No, not the Shakespearean play – more like Ernest Hemingway. You see, Curt is alive but not well; at first refusing to acknowledge Mary Ellen as his wife and disclaiming their marriage, he confesses to surviving Pearl Harbor but sustaining a severe injury that emasculated him. He is distancing her because he realizes he could never be a real husband to her. Add to this his semi-courtship to a local woman, someone who knows about but doesn’t mind his injury – the minute she had mentioned marriage, he put up the wall again. It takes Mary Ellen’s determined quest for answers to set things straight. In the end, a healed Curtis vows friendship with his soon to be ex-wife, and fatherhood to his son, John Curtis.
At home, Mary Ellen’s new love, Jonesy, seems to be giving up his rolling stone ways. He gets a job at Pickett’s plant, replacing Erin, who gets a job as a realtor under Corabeth’s employ. Neither has success at their jobs, so Jonesy realizes he’s perhaps better suited as a professor at Boatwright (sure, you can get that job no problem). When Mary Ellen returns, he’s waiting for her.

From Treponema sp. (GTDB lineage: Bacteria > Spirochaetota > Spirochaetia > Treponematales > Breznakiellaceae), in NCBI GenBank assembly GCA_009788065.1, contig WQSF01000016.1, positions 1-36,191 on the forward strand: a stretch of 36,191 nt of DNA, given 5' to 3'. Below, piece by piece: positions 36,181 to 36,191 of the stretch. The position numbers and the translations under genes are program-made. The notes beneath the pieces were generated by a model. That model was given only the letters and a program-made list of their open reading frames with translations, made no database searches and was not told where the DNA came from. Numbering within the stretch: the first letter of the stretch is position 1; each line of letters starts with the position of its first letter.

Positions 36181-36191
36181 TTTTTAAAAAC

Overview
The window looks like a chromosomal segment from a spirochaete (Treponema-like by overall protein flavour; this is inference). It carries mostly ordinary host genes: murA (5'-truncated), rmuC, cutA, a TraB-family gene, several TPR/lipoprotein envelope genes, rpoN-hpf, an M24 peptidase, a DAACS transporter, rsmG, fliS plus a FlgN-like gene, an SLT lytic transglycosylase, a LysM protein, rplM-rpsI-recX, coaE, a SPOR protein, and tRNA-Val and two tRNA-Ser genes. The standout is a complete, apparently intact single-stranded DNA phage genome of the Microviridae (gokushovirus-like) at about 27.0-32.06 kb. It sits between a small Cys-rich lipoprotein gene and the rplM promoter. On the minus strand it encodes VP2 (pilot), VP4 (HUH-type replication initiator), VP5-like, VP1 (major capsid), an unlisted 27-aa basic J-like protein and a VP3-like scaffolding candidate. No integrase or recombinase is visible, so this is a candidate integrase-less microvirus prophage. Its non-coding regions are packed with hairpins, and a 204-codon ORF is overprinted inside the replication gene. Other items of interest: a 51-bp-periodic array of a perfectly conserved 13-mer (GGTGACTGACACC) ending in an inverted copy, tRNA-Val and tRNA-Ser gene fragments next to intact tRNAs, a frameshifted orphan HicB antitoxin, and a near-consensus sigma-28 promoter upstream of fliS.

If there’s anything more confusing than a character who doesn’t remember his former wife at first (we all thought it was amnesia, didn’t we?) it’s having that actor played by a different person!!! The “new Curtis” resembles his predecessor in no way whatsoever – I know he’s supposed to be a changed man but this is ridiculous! In any case, this still comes off as more of a plot contrivance than a true character. Even the writers must have known they were ripping off Hemingway – they even have him catching a huge marlin off the Florida Keys!